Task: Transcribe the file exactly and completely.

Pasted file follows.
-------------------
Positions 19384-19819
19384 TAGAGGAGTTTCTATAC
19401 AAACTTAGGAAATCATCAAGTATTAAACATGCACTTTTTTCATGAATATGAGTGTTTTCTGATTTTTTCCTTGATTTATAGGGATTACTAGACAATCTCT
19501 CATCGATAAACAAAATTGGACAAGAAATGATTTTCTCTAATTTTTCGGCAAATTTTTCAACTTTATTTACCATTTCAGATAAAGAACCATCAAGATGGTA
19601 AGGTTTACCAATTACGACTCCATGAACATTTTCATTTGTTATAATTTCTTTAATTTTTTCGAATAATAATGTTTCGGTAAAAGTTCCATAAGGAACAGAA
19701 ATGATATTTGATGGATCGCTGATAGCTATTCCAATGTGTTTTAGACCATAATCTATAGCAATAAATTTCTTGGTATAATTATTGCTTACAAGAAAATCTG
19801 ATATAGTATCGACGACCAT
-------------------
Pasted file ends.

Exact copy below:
Positions 19384-19819
19384 TAGAGGAGTTTCTATAC
19401 AAACTTAGGAAATCATCAAGTATTAAACATGCACTTTTTTCATGAATATGAGTGTTTTCTGATTTTTTCCTTGATTTATAGGGATTACTAGACAATCTCT
19501 CATCGATAAACAAAATTGGACAAGAAATGATTTTCTCTAATTTTTCGGCAAATTTTTCAACTTTATTTACCATTTCAGATAAAGAACCATCAAGATGGTA
19601 AGGTTTACCAATTACGACTCCATGAACATTTTCATTTGTTATAATTTCTTTAATTTTTTCGAATAATAATGTTTCGGTAAAAGTTCCATAAGGAACAGAA
19701 ATGATATTTGATGGATCGCTGATAGCTATTCCAATGTGTTTTAGACCATAATCTATAGCAATAAATTTCTTGGTATAATTATTGCTTACAAGAAAATCTG
19801 ATATAGTATCGACGACCAT